Jack Klugman: Joey Crown
Frank Wolff: Baron
John Anderson: Gabe
Mary Webster: Nan
Ned Glass: Nate (Pawnshop Owner)
James Flavin: Truck Driver
"A Passage for Trumpet" is an episode of the American television anthology series The Twilight Zone.
Waiting at the back door of a night club is Joey Crown, a down and out trumpet player. He hopes to see a former boss, Baron, to beg for a chance to work again. When Baron finds out Joey still drinks, he turns him away with some money "for old times." Baron asks Joey why he let himself fall into his present state.
"Because I'm sad, because I'm nothing, because I'll live and die in a crummy one-roomer with dirty walls and cracked pipes." Joey replies. He confesses his horn is half his language, "I'm Gabriel with a golden horn. It comes out beauty." But only when he is drunk.
Convinced he is washed up, Joey sells his "Baby" (his beloved trumpet) to Nate, a pawnbroker, for $8.50; but when Nate puts it in the window, it has a $25.00 tag on it. From the other side of the window, Joey tries to object. Nate tells him, "Guys like you don't understand. What kind of responsibilities do you have? Nothin', nothin' at all." Joey repeats the thought, "No responsibilities ... No nothin'!" He decides he is tired of hanging around. Seeing a speeding truck barreling down the street, he steps off the curb and is hit.
It seems to be night. Joey finds himself on the sidewalk next to the street. He tries to explain what happened to a policeman, who completely ignores him. He walks down the street, asking a passerby for a light — nothing, no response. He tries to strike up a conversation with a woman at a ticket booth — again, nothing. He realizes that people can't see or hear him, and discovers he has no reflection in a mirror. He is dead — just plain old deceased. "Well at last, for the first time in the very short life of Joey Crown, he was successful at something!"
The scene returns to the back of the night club. There in the shadows, Joey hears the sound of a trumpet playing and moves through the scaffolds to find where the music is coming from. He says, "Don't stop. It's coming out beautiful."
The trumpet player, a man wearing a tuxedo, thanks Joey, whom he knows by name, and tells him he plays a mean trumpet, too. "I know, I'm an expert on trumpets." Joey tells the man he tangled with a truck and now he is dead. The man tells Joey he is not dead. But what about the people on the streets, and why they could not see him? "They are dead. They're ghosts, Joey. They just don't know it, that's all." He goes on to explain: "Right now you're in a kind of limbo, Joey. You're neither here nor there. You're in the middle, between the two: the real and the shadow." The way to go is up to the other trumpet player. "Which do you prefer? You've got a choice, you know. There's still time."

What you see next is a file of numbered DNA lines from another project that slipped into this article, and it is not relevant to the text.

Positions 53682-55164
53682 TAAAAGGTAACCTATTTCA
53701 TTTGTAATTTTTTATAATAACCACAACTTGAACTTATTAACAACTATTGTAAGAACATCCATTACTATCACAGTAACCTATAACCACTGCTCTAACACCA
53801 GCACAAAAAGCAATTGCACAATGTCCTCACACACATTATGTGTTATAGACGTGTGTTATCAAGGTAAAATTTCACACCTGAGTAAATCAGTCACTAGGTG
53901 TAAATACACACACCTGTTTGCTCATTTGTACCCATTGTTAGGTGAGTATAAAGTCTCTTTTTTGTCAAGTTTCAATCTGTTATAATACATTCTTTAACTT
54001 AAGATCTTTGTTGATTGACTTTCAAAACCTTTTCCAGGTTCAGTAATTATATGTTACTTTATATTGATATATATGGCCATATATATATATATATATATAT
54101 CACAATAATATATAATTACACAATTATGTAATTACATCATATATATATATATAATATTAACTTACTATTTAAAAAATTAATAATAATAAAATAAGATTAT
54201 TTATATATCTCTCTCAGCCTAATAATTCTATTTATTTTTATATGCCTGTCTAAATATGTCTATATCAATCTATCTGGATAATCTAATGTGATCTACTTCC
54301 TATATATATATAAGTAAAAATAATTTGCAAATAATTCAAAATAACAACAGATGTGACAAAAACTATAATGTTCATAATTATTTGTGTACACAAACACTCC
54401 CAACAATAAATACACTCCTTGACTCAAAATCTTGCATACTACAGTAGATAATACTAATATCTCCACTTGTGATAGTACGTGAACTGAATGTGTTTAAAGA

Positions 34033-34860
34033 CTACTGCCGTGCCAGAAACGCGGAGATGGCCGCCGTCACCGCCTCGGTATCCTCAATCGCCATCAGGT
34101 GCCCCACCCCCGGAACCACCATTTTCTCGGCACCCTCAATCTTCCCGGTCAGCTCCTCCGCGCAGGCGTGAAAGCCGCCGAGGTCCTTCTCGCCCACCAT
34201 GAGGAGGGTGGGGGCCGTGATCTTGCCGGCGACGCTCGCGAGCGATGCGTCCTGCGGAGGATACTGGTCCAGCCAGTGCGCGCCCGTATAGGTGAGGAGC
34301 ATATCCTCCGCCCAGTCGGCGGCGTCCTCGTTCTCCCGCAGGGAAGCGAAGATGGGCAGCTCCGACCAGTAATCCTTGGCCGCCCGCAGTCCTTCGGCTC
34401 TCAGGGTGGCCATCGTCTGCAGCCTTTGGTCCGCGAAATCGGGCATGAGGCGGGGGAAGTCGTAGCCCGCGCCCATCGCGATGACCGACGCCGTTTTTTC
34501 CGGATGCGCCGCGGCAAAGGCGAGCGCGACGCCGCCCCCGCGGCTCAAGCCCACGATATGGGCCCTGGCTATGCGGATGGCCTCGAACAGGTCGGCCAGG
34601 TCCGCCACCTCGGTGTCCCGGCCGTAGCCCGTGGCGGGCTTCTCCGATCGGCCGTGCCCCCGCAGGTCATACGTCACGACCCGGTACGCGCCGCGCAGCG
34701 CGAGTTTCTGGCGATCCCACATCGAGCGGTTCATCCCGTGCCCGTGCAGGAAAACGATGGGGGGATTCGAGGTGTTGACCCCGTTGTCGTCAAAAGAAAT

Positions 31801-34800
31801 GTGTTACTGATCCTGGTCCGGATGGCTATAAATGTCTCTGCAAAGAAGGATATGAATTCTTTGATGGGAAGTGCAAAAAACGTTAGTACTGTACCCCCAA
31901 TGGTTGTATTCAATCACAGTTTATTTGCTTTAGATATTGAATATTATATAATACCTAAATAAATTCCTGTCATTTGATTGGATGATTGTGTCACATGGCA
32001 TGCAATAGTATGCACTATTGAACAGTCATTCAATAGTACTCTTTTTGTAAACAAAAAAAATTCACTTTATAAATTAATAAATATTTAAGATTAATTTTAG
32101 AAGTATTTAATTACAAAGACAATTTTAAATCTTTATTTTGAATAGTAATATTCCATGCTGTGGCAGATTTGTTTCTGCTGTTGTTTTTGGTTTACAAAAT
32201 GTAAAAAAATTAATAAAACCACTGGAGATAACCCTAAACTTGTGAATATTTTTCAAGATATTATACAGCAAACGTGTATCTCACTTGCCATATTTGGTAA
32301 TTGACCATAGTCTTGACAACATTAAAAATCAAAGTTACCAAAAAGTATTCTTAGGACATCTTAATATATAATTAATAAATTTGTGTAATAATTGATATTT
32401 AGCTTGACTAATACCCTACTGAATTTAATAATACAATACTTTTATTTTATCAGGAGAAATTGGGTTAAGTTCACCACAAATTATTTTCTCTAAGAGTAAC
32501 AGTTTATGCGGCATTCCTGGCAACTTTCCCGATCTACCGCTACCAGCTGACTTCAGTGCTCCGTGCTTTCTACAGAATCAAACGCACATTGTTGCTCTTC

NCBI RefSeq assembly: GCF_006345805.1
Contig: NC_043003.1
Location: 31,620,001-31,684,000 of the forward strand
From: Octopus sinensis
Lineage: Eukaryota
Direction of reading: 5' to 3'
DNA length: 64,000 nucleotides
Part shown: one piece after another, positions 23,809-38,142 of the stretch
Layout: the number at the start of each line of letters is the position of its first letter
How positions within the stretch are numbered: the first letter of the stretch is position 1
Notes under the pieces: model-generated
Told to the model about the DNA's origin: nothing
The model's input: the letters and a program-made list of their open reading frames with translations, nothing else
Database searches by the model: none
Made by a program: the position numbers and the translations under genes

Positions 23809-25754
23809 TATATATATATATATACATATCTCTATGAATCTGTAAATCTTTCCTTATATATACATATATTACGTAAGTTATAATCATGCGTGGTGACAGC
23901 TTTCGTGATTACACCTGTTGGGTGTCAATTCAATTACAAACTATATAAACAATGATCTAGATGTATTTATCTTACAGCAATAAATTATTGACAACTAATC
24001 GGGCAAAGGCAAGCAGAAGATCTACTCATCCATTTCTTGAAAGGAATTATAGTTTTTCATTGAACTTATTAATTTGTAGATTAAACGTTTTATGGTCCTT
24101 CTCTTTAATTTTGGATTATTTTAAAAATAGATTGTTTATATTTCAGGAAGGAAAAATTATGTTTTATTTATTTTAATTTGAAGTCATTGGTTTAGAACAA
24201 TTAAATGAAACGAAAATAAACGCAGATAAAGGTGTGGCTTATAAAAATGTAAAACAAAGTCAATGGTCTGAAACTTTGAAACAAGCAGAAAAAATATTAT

Somewhere, Joey forgot all the good things, but in remembering, says "Well, if I've got a choice, I wanna go back!"
The man advises Joey, "You take what you get and live with it. Sometimes it's sweet frosting, nice gravy. Sometimes it's sour, goes down hard, but you live with it." The man begins to leave, but says, "It's a nice talent you got — to make music, an exceptional talent. Don't waste it." As the man walks off under the scaffold lights, Joey asks his name. "My name? Call me 'Gabe', short for 'Gabriel'." As he says this, a round lamp just above his head offers an image of an angelic halo.
Joey returns to the pawn shop window and, seeing the reflection of himself on the sidewalk, finds himself back in the street after the truck has "hit" him, but he is alive and well. The truck driver, not wanting his driving record tarnished, pushes some money into Joey's hand. Joey buys the trumpet back from Nate. That night on the rooftop, while playing to himself, a girl approaches and tells him the music is beautiful. He tells her he will play anything she wants to hear, for as long as she wants. She tells him she is new in town, her name is Nan, and asks if he could show her the town. He tells her he knows all the sights (especially those that feature "good jazz"), and excitedly begins pointing them out from the rooftop.
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